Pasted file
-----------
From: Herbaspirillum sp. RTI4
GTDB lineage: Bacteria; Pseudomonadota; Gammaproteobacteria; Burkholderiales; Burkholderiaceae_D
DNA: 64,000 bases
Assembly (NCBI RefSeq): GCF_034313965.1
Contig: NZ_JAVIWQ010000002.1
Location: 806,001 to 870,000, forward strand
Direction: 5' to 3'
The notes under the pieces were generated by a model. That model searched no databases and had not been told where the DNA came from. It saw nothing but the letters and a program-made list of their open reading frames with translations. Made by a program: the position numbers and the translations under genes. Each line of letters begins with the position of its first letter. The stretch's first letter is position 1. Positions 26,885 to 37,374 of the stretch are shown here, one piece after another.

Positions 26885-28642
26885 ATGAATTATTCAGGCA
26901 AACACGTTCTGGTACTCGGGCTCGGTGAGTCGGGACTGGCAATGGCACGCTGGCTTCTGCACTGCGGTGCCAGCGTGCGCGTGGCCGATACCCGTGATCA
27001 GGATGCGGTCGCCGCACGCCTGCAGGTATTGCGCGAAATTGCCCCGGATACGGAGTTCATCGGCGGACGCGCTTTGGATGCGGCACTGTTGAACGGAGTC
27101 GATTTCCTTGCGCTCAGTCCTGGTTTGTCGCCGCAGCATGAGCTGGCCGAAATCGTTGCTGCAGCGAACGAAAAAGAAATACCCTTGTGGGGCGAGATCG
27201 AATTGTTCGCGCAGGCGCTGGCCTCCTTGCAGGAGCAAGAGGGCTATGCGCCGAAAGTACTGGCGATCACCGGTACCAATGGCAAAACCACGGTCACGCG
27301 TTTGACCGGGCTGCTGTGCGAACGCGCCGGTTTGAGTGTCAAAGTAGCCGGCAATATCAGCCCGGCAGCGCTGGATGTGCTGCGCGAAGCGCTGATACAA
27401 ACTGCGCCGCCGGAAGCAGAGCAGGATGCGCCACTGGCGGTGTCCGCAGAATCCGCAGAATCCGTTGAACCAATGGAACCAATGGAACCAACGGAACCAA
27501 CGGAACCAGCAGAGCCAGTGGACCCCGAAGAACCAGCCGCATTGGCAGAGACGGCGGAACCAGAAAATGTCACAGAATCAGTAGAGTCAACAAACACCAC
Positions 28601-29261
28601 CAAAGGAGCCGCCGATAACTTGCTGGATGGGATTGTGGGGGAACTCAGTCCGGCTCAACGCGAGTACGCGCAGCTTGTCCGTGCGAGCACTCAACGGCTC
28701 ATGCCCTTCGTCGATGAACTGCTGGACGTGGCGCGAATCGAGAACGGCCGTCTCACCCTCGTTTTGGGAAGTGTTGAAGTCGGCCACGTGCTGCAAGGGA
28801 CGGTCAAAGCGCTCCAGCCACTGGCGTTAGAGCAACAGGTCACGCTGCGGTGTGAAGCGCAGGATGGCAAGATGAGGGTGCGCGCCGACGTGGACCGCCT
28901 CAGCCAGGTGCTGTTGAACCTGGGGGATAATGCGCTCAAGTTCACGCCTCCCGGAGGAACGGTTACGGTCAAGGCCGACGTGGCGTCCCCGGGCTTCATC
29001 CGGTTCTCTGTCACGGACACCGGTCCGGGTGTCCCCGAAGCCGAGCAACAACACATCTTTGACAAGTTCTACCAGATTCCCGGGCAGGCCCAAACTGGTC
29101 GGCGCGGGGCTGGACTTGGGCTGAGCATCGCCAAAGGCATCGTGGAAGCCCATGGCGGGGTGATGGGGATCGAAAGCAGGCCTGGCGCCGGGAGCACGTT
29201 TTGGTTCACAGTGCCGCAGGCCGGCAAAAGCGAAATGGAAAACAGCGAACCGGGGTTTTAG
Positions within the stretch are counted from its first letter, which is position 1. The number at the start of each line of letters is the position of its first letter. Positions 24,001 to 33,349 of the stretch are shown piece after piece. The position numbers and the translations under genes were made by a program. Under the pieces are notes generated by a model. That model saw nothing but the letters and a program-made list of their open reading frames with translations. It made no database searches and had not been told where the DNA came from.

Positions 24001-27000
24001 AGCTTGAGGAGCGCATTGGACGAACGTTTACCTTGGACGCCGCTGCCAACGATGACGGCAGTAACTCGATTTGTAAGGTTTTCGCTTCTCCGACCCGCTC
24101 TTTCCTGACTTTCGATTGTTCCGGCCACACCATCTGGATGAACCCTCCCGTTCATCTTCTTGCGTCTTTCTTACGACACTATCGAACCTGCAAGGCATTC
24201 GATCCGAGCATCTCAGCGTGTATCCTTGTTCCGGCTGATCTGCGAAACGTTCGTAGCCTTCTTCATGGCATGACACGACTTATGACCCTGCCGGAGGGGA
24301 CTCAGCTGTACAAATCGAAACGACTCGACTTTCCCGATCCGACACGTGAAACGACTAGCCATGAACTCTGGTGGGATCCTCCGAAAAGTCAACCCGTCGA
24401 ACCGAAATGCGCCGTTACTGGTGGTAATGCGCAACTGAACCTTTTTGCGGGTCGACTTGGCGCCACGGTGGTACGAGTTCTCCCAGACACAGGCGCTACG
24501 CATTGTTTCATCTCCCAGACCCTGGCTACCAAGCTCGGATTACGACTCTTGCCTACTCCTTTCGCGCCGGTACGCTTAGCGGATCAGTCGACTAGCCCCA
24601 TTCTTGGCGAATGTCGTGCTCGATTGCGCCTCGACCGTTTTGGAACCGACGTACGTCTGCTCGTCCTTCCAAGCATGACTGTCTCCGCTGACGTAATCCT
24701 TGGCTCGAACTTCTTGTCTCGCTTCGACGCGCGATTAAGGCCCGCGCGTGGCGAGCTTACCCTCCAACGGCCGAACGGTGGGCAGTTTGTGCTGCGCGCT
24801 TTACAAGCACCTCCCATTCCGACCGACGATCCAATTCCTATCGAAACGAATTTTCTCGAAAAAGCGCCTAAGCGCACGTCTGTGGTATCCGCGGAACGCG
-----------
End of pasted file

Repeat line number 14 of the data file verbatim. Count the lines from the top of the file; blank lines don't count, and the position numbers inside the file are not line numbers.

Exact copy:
27201 AATTGTTCGCGCAGGCGCTGGCCTCCTTGCAGGAGCAAGAGGGCTATGCGCCGAAAGTACTGGCGATCACCGGTACCAATGGCAAAACCACGGTCACGCG